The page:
Queen Mary University of London (QMUL) has been shortlisted in three categories at the Times Higher Education Awards 2016, an annual showcase of excellence across the Higher Education sector.
2 September 2016
Projects from QMUL’s School of Electronic Engineering and Computer Science and the Centre for Trauma Sciences (C4TS) have been nominated for the Research Project of the Year and Outstanding Contribution to Innovation and Technology categories, while Dr Shah-Jalal Sarker from Barts Cancer Institute was nominated for Outstanding Digital Innovation in Teaching or Research.
Evolution of Popular Music - Research Project of the Year
Bringing together computer science and evolutionary biology, the team from QMUL and Imperial College London applied sophisticated audio processing to more than 17,000 songs between 1960 and 2010, to provide a scientific understanding of the history of popular music for the first time
They investigated how and when the music changed and studied trends in style, the diversity of the charts, and the timing of musical revolutions. The research found that contrary to popular belief, musical diversity has remained constant during the history of pop, apart from a decline in the 1980s caused by the spread of drum machines.
The study, which received global media coverage, also identified three great musical revolutions that shaped the charts: 1964, 1983 and 1991. The first revolution was the rise of rock; the second was caused by synthesisers and drum machines, and the third was the rise of hip-hop.
The team also revealed that the so-called “British Invasion” in the 1960’s – the arrival of The Beatles and the Rolling Stones in the USA – was not true. The British merely joined a revolution that was already well underway.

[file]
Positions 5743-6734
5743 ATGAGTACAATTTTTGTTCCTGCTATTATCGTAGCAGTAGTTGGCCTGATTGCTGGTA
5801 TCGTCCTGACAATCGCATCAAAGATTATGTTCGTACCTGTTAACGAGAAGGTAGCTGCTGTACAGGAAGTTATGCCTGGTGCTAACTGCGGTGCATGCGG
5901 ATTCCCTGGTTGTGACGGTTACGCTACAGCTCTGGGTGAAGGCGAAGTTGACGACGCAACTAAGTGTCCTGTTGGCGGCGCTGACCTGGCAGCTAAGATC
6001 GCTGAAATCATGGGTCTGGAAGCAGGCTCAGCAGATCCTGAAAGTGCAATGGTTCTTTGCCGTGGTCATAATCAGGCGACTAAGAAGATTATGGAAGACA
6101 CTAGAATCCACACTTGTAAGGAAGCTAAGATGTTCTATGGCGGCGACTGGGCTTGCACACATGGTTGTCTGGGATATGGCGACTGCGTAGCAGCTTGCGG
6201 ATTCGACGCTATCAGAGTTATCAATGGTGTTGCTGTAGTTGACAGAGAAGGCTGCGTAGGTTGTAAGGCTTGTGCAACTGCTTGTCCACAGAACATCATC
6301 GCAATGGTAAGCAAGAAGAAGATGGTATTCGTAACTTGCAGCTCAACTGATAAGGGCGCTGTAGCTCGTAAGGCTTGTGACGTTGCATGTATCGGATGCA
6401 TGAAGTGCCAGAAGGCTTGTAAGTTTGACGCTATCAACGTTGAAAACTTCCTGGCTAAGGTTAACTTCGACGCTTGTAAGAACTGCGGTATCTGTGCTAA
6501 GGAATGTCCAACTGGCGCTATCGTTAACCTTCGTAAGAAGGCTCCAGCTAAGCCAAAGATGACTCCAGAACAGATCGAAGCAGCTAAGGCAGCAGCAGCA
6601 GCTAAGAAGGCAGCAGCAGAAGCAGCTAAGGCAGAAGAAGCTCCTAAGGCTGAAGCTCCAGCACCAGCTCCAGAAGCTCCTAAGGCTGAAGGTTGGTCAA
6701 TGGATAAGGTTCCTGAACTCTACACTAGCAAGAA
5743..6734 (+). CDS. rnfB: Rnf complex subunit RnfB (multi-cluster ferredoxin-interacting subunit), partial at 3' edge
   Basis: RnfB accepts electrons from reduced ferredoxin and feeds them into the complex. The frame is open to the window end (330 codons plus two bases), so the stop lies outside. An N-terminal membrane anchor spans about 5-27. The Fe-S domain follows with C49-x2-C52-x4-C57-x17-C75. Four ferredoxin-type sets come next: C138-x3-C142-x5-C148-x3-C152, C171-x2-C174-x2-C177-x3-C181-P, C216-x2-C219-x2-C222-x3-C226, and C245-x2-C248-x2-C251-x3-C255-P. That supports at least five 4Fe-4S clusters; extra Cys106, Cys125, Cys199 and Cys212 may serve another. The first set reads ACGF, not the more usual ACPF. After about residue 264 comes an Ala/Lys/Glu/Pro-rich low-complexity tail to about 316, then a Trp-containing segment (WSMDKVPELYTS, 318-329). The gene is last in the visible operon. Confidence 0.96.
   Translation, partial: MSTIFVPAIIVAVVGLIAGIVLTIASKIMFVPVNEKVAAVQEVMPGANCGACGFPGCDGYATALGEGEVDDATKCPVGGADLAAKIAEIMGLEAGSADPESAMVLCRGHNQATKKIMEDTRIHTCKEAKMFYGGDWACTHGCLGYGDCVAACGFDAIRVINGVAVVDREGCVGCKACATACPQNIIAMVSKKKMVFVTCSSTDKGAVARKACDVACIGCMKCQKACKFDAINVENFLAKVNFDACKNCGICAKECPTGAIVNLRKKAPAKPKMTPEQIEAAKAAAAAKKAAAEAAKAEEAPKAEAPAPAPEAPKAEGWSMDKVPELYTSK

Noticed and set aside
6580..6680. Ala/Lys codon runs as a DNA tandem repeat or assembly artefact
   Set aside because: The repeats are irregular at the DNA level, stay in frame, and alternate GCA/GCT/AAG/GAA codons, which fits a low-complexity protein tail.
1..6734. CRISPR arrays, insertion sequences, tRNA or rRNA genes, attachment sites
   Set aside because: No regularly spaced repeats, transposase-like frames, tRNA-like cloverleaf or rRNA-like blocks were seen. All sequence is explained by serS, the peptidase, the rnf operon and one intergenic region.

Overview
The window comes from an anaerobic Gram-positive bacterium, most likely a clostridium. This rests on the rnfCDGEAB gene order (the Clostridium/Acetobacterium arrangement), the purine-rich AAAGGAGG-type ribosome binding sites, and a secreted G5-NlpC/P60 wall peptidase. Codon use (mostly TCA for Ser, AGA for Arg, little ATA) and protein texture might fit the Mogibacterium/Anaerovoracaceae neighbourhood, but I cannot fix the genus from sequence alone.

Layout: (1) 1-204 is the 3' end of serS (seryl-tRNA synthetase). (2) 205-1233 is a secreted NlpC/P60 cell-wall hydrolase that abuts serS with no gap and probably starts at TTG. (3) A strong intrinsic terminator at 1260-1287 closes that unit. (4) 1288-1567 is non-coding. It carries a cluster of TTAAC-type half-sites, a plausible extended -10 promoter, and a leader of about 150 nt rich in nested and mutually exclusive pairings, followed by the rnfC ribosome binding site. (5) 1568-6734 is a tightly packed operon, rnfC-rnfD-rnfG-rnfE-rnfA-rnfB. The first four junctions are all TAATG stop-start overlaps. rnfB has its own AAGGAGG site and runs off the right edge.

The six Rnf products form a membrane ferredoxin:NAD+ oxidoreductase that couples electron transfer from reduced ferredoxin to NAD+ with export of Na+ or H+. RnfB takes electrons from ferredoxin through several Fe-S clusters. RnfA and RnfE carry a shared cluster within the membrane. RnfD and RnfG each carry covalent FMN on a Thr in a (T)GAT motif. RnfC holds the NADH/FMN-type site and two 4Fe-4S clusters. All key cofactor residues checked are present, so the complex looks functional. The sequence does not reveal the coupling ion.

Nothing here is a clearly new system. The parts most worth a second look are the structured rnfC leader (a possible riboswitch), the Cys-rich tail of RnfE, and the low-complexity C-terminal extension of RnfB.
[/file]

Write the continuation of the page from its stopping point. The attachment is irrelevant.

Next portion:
AfterTrauma – Outstanding Contribution to Innovation and Technology
Trauma is the leading cause of death for people under 44 in the UK, and those who survive can have devastating injuries or permanent disability. Patients often lack support or information when they are discharged, and partners and families of survivors may suddenly have to assume the role of carers and primary breadwinners, sometimes indefinitely.
AfterTrauma, developed by C4TS, is the UK's first website and on-line forum dedicated to helping survivors of major trauma recover from their injuries and has had over 13,700 visitors.
The website provides easy to understand information about injuries and treatment; financial, legal and advocacy services; and deals extensively with emotional and psychological impacts including post-traumatic stress.
Dr Shah-Jalal Sarker - Outstanding Digital Innovation in Teaching or Research
Statistics is a crucial part of research, but traditionally, it is taught in a way that drives away students’ enthusiasm, especially those from non-mathematical backgrounds.
Dr Sarker adopted a non-mathematical approach focusing on concepts rather than formulae, and successfully used digital innovation for on-campus and distance-learning students. His innovative practices include the use of computer assisted learning (CAL) through designing assignments in Excel and avoiding the need for specialised and expensive computer software.
The CAL assignments also helped for overseas students who were hesitant to ask questions due to unfamiliarity with English terminology, by providing thorough written explanations.
Dr Sarker also designed web-based tests using quiz software which draws a random set of questions, and gives bespoke deadlines to help distance learners who face difficulties with time differences.
The Times Higher Education Awards are a highlight of the academic calendar and winners will be announced on 24 November at a ceremony at the Grosvenor House Hotel in London.
For media information, contact:Mark Fuller